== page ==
City’s shoppers say sayonara to Japanese department stores
Aeon Stores, formerly Jusco, is Hong Kong’s last Japanese-owned franchise
The sale this week of retailer Apita/Uny to Henderson Investment, which is controlled by Hong Kong tycoon Lee Shau-kee, was another sad chapter in the slow demise of the city’s dwindling number of authentically Japanese department stores.
Aeon Stores, formerly known as Jusco, is now the only remaining franchise actually controlled by a Japanese company — which is somewhat ironic considering Hong Kong’s love affair with Japan. In their 1980s heyday, famous brands like Daimaru, Mitsukoshi, Tokyu, Isetan and Yohan boasted some of the busiest shops in town.
On Thursday, Henderson Investment announced it would pay HK$300 million (US$38.2 million) for three stores branded as Apita, Uny and Piago, which have more than 30 years of collective experience of selling Japanese fresh produce and other foods here.
The stores made a combined profit of HK$30.56 million (US$3.9 million) in the nine months to the end of September 2017 on a turnover of HK$1.09 billion (US$138.919 million),but this was a 25% drop on the same period a year earlier. Henderson Investment’s Citistore department store chain will now expand to nine stores.
Other Japanese chains have followed a similar path. Back in 1993, Dickson Concepts chairman Dickson Poon bought Seibu department store, though he has since become less interested in expanding the brand because of the high rental costs in Hong Kong.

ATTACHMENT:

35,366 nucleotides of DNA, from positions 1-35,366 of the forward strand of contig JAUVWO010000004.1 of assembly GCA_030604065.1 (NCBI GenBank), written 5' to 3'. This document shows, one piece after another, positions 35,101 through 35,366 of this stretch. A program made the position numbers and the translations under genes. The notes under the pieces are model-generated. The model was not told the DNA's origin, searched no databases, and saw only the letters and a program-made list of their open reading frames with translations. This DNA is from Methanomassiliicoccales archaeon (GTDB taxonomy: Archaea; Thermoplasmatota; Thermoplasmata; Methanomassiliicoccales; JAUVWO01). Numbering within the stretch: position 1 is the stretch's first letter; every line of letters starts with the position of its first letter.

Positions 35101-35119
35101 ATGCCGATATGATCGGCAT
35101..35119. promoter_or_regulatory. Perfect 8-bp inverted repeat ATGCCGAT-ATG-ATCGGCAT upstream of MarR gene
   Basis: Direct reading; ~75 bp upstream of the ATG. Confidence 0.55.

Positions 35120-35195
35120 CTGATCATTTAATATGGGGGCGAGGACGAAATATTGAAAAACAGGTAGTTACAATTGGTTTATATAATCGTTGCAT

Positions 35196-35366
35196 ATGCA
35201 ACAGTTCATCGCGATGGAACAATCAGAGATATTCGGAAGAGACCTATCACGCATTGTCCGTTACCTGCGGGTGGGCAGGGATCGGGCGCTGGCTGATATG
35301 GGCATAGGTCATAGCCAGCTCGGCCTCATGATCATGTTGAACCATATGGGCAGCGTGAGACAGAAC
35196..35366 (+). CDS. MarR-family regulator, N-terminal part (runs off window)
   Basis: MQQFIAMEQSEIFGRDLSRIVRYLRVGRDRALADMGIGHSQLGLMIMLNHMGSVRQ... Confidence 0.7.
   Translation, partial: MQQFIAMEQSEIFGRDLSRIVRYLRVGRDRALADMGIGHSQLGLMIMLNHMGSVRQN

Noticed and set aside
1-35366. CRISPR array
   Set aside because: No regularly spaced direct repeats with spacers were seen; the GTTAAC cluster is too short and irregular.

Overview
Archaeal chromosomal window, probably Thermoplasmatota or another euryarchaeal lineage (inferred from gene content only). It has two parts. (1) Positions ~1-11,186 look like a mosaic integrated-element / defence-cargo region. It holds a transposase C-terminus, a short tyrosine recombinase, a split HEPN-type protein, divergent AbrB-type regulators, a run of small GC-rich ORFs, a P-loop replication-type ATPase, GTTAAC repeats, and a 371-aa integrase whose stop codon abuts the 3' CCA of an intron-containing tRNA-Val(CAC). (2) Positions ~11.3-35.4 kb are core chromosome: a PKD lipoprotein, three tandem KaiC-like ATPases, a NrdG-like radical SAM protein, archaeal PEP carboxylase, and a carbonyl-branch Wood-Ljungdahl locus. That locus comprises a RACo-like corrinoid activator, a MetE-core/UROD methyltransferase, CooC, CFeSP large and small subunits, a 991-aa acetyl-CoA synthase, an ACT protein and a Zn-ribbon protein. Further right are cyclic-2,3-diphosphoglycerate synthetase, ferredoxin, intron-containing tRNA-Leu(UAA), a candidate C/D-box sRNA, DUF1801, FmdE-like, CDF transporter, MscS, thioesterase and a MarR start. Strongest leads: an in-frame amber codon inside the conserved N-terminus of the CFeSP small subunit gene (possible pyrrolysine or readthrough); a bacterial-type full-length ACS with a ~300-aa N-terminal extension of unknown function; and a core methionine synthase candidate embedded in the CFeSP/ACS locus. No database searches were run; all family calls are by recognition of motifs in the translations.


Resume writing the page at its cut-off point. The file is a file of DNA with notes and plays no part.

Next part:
Property tycoons Thomas Lau Luen-hung and Cheng Yu-tung jointly bought the pricey Sogo assets in Causeway Bay in 2000 when its Japanese parent went bankrupt. The brand was listed under Lifestyle International four years later. In 2005, Sun Hung Kai Properties, one of Henderson’s competitors, bought the popular Yata brand in New Town Plaza; it was included in the group’s new shopping mall.
Aeon Stores, which operates an impressive 96 outlets (including snack shops) in Hong Kong and southern China, may also be on borrowed time after two successive years of losses. In 2017 the firm lost a record HK$74 million (US$9.4 million), four times more than in 2016.
The listed company had almost HK$10 billion (US$1.2 billion) of sales, but is sinking fast: its market capitalization is now just HK$1.3 billion (US$165.6 million). Hang in there, Aeon.